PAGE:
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Observational evidence of 3-D cloud effects in OCO-2 CO2 retrievals

Massie, S., K. S. Schmidt, A. Eldering, and D. Crisp (2017), Observational evidence of 3-D cloud effects in OCO-2 CO2 retrievals, J. Geophys. Res., 122, 7064-7085, doi:10.1002/2016JD026111.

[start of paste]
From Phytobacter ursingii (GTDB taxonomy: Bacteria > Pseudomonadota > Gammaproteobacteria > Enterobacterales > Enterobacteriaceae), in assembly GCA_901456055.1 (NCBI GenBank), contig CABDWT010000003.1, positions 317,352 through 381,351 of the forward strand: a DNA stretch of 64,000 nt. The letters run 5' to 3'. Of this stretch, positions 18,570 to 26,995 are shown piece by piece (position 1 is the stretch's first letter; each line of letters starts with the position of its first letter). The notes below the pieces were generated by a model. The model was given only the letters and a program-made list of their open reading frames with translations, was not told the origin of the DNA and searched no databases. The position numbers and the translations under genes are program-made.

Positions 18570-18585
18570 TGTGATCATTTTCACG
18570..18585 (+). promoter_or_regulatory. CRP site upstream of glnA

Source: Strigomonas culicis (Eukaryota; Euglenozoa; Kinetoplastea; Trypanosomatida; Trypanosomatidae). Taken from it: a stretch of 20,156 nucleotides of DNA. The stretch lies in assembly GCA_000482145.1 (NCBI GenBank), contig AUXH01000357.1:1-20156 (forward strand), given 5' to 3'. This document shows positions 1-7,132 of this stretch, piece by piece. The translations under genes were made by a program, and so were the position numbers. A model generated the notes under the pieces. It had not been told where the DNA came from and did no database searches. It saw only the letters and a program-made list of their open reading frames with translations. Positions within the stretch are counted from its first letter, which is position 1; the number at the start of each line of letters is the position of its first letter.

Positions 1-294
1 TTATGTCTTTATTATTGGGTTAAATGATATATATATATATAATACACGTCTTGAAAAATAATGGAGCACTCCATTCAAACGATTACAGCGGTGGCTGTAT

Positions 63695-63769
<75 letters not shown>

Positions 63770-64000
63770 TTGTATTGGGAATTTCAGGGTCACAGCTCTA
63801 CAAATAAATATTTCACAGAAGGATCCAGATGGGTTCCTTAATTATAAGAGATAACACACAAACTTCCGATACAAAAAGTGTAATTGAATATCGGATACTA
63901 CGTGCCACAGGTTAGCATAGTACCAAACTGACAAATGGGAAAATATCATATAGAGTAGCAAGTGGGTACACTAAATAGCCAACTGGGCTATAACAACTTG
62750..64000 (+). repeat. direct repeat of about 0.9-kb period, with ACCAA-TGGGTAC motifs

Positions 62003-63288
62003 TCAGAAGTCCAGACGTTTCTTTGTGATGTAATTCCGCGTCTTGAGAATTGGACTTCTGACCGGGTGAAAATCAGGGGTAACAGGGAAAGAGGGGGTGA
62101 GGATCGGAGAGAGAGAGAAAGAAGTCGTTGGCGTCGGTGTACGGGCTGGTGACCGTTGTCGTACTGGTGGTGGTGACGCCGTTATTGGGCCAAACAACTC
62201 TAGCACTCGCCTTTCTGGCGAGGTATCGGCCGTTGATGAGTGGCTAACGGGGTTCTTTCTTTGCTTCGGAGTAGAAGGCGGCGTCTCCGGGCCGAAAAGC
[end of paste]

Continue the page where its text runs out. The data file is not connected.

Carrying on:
The standard deviations of the distributions of Orbiting Carbon Observatory (OCO-2) measurements of CO2 (i.e., XCO2) increase in size in the presence of clouds. XCO2 and Moderate Resolution Imaging Spectroradiometer (MODIS) radiance and cloud fields, and OCO-2 A-band radiances, are analyzed in order to determine if this behavior is best described as a radiance-level retrieval artifact or by 3-D radiative transfer effects. Observations in clear-sky and fair weather cumulus scenes are analyzed. Scatter diagrams of XCO2 versus MODIS (and OCO-2) radiances are presented, and averages are calculated for each scene for several radiance bins. The averages vary little in clear skies but decrease markedly for cloudy scenes as radiances increase. These decreases are consistent with an interpretative framework provided by 3-D SHDOM radiative transfer calculations. Two 3-D metrics, ΔXCO2 and Have, are calculated and applied. ΔXCO2 is the difference in XCO2 for the smallest and largest radiance bins. Have is a measure of the heterogeneity of the cloud radiance field. Lines of XCO2 and MODIS radiance for four target mode scenes have different slopes for clear and cloudy scenes, contrary to the radiance-level retrieval artifact interpretation. In contrast, the graph of ΔXCO2 and MODIS Have for the various scenes has a linear correlation coefficient of 0.92, consistent with the 3-D interpretation. Since the OCO-2 measurement requirement is 1 ppmv, the cloudy scene XCO2 standard deviations between 1.2 and 2.6 ppmv indicate that 3-D cloud effects add an important component to the XCO2 error budget. Plain Language Summary The measurement goal of the Orbiting Carbon Observatory (OCO-2) satellite is to measure CO2 to better to 1% accuracy on a regional scale. OCO-2 CO2 and Moderate Resolution Imaging Spectroradiometer satellite radiance and cloud fields for a half-dozen individual scenes are analyzed to demonstrate that three-dimensional cloud effects contribute to variations in CO2 at local (e.g. 20 km × 20 km) spatial scales. Two three-dimensional indicators (ΔXCO2 and Have) are calculated and applied. The correlation of ΔXCO2 and Have (0.92) demonstrates that three-dimensional cloud effects increasingly add to the variations of OCO-2 CO2 measurements as the cloud field becomes increasingly more complicated.

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